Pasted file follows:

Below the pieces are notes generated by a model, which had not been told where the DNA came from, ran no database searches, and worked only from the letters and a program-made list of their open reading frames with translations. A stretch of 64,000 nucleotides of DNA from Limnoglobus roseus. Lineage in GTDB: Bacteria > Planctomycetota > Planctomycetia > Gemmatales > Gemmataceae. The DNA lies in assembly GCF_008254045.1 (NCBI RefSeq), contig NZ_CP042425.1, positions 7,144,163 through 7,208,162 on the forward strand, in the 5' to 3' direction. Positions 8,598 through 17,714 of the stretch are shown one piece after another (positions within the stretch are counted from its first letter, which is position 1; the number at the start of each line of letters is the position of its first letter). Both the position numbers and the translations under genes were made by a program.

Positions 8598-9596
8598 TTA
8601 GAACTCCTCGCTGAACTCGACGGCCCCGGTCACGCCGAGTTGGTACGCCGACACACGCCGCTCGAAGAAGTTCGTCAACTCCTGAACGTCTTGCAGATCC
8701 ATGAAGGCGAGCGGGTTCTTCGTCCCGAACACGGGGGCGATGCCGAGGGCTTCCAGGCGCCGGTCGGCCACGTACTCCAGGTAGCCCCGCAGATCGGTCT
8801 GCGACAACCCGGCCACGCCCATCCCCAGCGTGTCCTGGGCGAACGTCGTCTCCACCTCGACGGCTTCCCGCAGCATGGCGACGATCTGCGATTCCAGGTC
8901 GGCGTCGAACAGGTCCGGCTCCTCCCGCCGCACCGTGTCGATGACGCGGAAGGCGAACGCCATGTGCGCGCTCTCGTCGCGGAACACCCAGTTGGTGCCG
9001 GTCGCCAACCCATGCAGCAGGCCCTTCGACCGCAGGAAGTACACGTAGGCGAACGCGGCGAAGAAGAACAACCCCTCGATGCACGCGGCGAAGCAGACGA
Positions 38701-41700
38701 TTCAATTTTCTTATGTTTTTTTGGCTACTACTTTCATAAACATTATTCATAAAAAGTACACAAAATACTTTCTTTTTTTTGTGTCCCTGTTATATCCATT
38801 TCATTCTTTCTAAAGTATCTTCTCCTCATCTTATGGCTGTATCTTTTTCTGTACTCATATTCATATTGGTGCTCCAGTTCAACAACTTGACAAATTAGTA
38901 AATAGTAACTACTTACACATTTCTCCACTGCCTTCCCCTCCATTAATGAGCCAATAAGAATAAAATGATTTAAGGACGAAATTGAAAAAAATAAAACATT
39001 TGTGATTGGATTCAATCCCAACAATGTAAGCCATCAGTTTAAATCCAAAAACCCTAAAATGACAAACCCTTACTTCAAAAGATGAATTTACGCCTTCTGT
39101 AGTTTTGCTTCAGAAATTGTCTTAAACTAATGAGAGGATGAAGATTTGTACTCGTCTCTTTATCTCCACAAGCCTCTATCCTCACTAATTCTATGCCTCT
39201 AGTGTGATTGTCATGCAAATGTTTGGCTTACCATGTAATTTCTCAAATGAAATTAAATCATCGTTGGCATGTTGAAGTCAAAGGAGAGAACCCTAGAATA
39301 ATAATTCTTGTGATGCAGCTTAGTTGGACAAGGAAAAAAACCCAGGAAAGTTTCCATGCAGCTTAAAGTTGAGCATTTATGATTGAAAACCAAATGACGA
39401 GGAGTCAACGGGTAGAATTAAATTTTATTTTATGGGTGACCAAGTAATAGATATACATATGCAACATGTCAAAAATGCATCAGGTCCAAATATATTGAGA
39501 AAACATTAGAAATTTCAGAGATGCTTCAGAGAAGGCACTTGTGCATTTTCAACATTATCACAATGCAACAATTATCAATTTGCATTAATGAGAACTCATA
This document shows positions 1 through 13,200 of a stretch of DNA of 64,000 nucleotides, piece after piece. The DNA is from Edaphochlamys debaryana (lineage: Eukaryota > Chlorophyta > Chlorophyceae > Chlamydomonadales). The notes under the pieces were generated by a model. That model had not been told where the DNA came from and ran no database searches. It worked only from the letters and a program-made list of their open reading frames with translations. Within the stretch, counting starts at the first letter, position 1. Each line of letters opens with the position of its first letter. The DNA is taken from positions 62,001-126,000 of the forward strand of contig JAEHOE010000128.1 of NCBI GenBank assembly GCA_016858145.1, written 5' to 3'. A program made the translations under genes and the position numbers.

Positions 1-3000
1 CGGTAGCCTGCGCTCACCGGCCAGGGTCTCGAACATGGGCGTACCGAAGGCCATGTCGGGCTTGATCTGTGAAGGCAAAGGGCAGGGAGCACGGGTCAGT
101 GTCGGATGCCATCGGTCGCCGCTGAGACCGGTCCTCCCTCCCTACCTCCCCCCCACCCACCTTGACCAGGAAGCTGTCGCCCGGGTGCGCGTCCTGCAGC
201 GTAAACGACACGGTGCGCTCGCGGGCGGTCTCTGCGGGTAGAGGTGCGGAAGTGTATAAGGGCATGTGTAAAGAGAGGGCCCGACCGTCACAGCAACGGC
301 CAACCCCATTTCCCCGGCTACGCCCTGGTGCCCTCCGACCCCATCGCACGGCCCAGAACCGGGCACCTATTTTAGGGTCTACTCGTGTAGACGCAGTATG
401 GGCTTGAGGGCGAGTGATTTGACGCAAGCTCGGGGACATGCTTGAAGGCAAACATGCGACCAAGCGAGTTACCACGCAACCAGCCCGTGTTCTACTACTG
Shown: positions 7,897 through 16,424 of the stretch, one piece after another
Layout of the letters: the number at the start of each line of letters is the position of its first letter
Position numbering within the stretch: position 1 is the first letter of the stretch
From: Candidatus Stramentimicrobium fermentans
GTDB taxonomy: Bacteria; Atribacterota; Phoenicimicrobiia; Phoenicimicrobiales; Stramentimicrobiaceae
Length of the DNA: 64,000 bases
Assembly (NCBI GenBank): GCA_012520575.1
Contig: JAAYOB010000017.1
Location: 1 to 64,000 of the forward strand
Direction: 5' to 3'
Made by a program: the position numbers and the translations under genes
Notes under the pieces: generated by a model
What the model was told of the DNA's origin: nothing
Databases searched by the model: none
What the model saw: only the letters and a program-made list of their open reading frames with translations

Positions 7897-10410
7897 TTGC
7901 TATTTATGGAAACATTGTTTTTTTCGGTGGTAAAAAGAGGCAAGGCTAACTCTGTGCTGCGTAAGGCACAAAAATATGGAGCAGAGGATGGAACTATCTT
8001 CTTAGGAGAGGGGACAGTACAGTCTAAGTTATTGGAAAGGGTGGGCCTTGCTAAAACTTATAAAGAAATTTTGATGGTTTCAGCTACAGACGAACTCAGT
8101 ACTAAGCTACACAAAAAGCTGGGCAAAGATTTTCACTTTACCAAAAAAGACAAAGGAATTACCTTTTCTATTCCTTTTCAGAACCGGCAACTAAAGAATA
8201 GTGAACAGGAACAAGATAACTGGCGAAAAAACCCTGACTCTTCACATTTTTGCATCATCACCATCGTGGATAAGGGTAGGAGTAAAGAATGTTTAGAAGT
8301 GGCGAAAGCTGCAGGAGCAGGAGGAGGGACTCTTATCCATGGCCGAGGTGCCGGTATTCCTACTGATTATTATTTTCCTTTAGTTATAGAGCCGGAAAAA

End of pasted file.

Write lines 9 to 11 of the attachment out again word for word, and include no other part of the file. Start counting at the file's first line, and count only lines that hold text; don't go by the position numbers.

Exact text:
Positions 38701-41700
38701 TTCAATTTTCTTATGTTTTTTTGGCTACTACTTTCATAAACATTATTCATAAAAAGTACACAAAATACTTTCTTTTTTTTGTGTCCCTGTTATATCCATT
38801 TCATTCTTTCTAAAGTATCTTCTCCTCATCTTATGGCTGTATCTTTTTCTGTACTCATATTCATATTGGTGCTCCAGTTCAACAACTTGACAAATTAGTA